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Grove House: A Short History and its association with R.A.O.B.

Grove House: A Short History of the House and its Association with the Royal Antediluvian Order of Buffaloes.

From notes prepared by Brother W. A. C. Hartmann, Grand Master of the Ancient Order of Buffaloes for Councillor John Fox when Mayor of Harrogate (2008-9).
Edited for Harrogate Civic Society by Paul Jennings.

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Grove House

The building now known as Grove House has a long history. Malcolm Neesam in his Harrogate Great Chronicle 1332-1841 gives the date of the first surviving reference to a house on the site as 1728. This was when it was an inn known as the World’s End. It was advertised that year as having 25 acres of good land. He suggests it may date back to the reign of Charles II, since inns of that name often have associations with the troubled Civil War period and the execution of Charles I. The name World’s End was also often used for inns in isolated places, which it would have been at that time. There is of course also the more local connection with Mother Shipton and her famous prophecy (There is still a pub with that name in Knaresborough). The inn was built at the time when Harrogate was developing as a spa town and served visitors alongside larger establishments like the nearby Granby Hotel. It was rebuilt in the late 1740s and this structure was retained as a central core when later additions were made. By the close of the eighteenth century, for some reason, it had ceased to be an inn, been renamed Grove House and converted for use as a school. It was then taken in 1809 by Barbara Hoole, also known as Hofland, the celebrated authoress of A Season at Harrogate, published in 1811.

Over the succeeding years it was then a lodging house and again a school before being acquired by Samson Fox in 1882. Fox, a direct ancestor of Edward Fox, the actor, was a Victorian industrialist and benefactor to the nation and the local community. He donated, for example, sufficient monies to build the Royal College of Music in London. He served as Mayor of Harrogate for three successive years. His architect, T. Butler-Wilson, added flanking wings to the original building, a stone porte cochere and heavy crenellation. The Royal Stables were erected with an ornate clock. By purchasing further portions of land in the immediate locality, the estate eventually was increased to some 40 acres. For example, the land that accommodated the gatehouse at the entrance to the estate, where a bungalow was built. The grounds housed a science laboratory and observatory.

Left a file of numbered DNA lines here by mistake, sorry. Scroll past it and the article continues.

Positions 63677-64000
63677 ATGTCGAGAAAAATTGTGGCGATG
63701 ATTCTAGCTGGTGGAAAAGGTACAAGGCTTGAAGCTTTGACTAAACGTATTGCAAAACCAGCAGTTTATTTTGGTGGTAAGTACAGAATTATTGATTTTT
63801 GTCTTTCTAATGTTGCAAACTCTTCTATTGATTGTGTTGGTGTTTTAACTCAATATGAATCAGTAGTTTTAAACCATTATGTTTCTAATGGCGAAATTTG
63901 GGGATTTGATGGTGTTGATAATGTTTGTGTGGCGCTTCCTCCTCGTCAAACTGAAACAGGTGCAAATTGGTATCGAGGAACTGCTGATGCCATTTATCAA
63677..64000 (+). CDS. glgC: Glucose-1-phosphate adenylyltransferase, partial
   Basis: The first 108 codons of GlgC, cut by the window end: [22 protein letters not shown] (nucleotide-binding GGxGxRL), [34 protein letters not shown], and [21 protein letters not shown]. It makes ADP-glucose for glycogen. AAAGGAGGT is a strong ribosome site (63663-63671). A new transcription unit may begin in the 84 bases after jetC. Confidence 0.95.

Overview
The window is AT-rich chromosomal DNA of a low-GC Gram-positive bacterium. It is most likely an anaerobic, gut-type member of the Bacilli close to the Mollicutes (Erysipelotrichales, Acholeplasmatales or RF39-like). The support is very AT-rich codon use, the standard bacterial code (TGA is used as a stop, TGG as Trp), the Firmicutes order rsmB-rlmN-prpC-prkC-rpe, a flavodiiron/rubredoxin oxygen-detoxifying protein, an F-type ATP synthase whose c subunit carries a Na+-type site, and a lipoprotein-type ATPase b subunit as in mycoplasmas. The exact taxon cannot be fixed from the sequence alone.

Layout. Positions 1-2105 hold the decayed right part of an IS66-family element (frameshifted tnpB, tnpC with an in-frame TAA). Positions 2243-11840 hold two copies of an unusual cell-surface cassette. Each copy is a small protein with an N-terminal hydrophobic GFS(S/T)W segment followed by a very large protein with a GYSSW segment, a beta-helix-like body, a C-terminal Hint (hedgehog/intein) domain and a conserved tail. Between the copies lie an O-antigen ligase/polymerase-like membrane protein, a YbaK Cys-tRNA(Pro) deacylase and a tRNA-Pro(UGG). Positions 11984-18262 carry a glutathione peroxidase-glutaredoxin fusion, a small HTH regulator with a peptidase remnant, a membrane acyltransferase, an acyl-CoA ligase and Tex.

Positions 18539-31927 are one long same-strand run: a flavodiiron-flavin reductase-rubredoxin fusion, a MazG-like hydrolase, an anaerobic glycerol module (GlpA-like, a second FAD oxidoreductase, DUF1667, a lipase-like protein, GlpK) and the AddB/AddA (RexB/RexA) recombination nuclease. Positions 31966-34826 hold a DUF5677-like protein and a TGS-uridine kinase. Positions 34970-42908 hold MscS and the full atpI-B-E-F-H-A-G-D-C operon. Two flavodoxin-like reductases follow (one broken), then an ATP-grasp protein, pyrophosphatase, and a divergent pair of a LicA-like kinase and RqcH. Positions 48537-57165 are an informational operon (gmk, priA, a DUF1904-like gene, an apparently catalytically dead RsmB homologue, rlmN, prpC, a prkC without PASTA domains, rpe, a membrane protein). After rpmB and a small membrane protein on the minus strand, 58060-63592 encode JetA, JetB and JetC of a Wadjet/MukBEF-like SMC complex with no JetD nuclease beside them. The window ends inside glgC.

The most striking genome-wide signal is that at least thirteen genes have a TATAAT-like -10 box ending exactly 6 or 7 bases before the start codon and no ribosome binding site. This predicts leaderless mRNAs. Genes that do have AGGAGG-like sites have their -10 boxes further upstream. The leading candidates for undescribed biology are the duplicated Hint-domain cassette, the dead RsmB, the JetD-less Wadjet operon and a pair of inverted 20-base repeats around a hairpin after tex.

Most of the stained glass and oak panelling came from the old Dragon Hotel on the opposite side of Skipton Road, just over the bridge. The clock tower for the stables, together with most of the stone used in building the east wing, tower and stables also came from that Hotel. The glass screen by the dining room had dragons encompassed in the design of the glasswork. The house was equipped with gas lighting and central heating, generated from a water gas plant within the grounds. The west wing which provided bedrooms 3, 4, 5, and 6, in the later premises of the R.A.O.B., the first floor TV lounge and the Grand Secretary's office and Lodge room was originally built to provide a suite of rooms for the Prince of Wales (later King Edward VII) and his entourage when visiting Yorkshire, and included a library, billiard room and small gallery. The east wing, on the site of the former Grove House Winter Gardens was built to provide a music and ballroom (bedrooms 1, 2, the annex and library) together with an art gallery on the first floor (bedrooms 7 to 16). A special souvenir Christmas card of 1902 from Mr. Samson Fox, CE., JP, measuring almost four feet across, depicting the picture gallery is held in the custody of the Grand Secretary as is a photograph album showing Grove House as a residence before the east wing was built. It was discovered in a dustbin by a refuse collector who was a member of the Order.